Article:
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8 Rules of Language Learning Etiquette for Non-Language Learners Posted by on Jun 19, 2017 in Uncategorized

Etiquette is very important, but not often written down. Is there etiquette for language learners, too?

Itchy Feet: Chopstitiquette

Seeing this vintage comic of mine made me wonder if there is a kind of etiquette for language learners. Are there rules for how to behave, and how not to behave, when learning a new language? After thinking about it, I realized there are more rules for those speaking to a language learner. These are rules that no one has written down, but someone probably should, because they’re important.

So if you’re learning a language and need to give that non-language-learner in your life a few tips about dealing with you, send them to my list of:

8 Unspoken Rules of Language Learning Etiquette:

1. DO correct language learners
Even though it might seem rude, we are learning, after all. We’re not offended if you correct our mistakes. In fact, it’s more offensive to us if you don’t, and let us keep saying things wrong! It’s the language equivalent of letting someone walk around with spinach in their teeth. Thanks for saying something…

2. DON’T switch to English (unless the language learner is learning English)
English isn’t “easier” for us, we’re intentionally trying to take on a new challenge. It’s like offering an elevator to the guy climbing the mountain. He’s doing it the hard way on purpose! We didn’t get into this to speak English, and when that comes up it can often feel like “welp, I’ve failed.”

3. DO be patient and let language learners finish, even if it takes a while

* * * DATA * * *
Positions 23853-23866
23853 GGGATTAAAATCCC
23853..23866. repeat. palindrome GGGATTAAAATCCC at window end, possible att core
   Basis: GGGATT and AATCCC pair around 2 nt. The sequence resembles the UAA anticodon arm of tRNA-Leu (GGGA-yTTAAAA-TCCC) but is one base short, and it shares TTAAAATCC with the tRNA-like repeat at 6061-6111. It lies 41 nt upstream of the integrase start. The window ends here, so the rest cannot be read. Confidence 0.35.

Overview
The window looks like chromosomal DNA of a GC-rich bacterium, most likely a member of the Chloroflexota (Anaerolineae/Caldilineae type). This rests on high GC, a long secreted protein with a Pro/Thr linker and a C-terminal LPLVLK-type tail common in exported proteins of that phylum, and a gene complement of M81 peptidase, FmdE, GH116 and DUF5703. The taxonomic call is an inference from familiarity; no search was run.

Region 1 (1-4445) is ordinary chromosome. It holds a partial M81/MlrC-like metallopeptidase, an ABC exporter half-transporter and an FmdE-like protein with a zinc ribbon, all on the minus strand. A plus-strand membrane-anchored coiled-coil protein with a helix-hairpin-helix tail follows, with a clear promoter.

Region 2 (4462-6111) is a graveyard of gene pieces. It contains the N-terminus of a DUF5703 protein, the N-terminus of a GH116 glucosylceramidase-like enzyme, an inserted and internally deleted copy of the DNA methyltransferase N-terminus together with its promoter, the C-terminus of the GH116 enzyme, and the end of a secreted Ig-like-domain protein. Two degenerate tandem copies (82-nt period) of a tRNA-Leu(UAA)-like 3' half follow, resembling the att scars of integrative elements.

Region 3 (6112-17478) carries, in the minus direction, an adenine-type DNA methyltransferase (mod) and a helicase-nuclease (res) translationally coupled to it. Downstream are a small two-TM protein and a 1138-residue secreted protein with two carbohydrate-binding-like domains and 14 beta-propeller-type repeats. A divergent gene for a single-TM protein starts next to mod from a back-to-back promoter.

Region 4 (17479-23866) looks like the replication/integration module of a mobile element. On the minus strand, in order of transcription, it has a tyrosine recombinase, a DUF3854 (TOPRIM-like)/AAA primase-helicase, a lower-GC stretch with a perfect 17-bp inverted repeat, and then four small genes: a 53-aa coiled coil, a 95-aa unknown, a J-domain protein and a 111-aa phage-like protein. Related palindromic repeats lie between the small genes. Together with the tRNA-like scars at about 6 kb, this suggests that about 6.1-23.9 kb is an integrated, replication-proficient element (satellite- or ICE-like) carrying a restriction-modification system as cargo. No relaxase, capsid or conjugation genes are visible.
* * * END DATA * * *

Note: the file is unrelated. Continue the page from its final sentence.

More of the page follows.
We get it. It can be annoying to wait while we’re chewing through the grammar slower than a mule on a hot summer day. But it’s really important work – we’re connecting synapses and building skills that way. Just wait patiently for us to finish. Unless we tell you otherwise, of course! Sometimes we don’t want to be embarrassed by our slowness and want someone to interrupt and rescue us.

4. DON’T ask where a language learner is from, first thing, when you hear an accent
That’s telling us, “oh, you’re weird. Why are you so weird?” At least pretend you’re interested in whatever else we’re talking about for a little while before you call us out on our imperfect pronunciation.

5. DO give books, movies, even magazine articles as gifts
It’s a cheap, easy gift, and we’ll be touched that you remembered. Even something as simple as the day’s newspaper is a nice excuse to stretch our language learning muscles, and something we may not have had time to pick up ourselves. Thanks in advance!

6. DON’T immediately start speaking super slowly or dumb down the language
We’re not idiots. Don’t speak to us in pidgin, using incorrect grammar or simple words on purpose, hoping we’ll understand better. That only makes things worse. If you’re going too fast, or we can’t understand, we’ll let you know, and then you can bring out the training wheels. Just don’t assume we need them right away!

7. DO say an encouraging word
Don’t lay it on too thick, but do let us know we’re doing well. It may seem like a little thing to you, but it makes for a big boost in morale on our end when a native speaker lends a positive word now and then.

8. DON’T feel bad if you don’t know why your language works the way it does
We’re probably going to ask a lot of questions, like “why does that word go there?” or “when do you use this case, and when do you use that case?” or “what’s the difference between this word and that very similar word?” You probably won’t know the answers, unless you’re a teacher of your language, and that’s okay. Don’t expect to be an expert, just say “it just sounds right!” We’ll know to look elsewhere for our technical questions, and be able to just enjoy the chat!

What do you think, fellow language learners? Any other rules of etiquette worth adding to the list?


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About the Author:Malachi Rempen

Malachi Rempen is an American filmmaker, author, photographer, and cartoonist. Born in Switzerland, raised in Albuquerque, New Mexico, he fled Los Angeles after film school and expatted it in France, Morocco, Italy, and now Berlin, Germany, where he lives with his Italian wife and German cat. "Itchy Feet" is his weekly cartoon chronicle of travel, language learning, and life as an expat.

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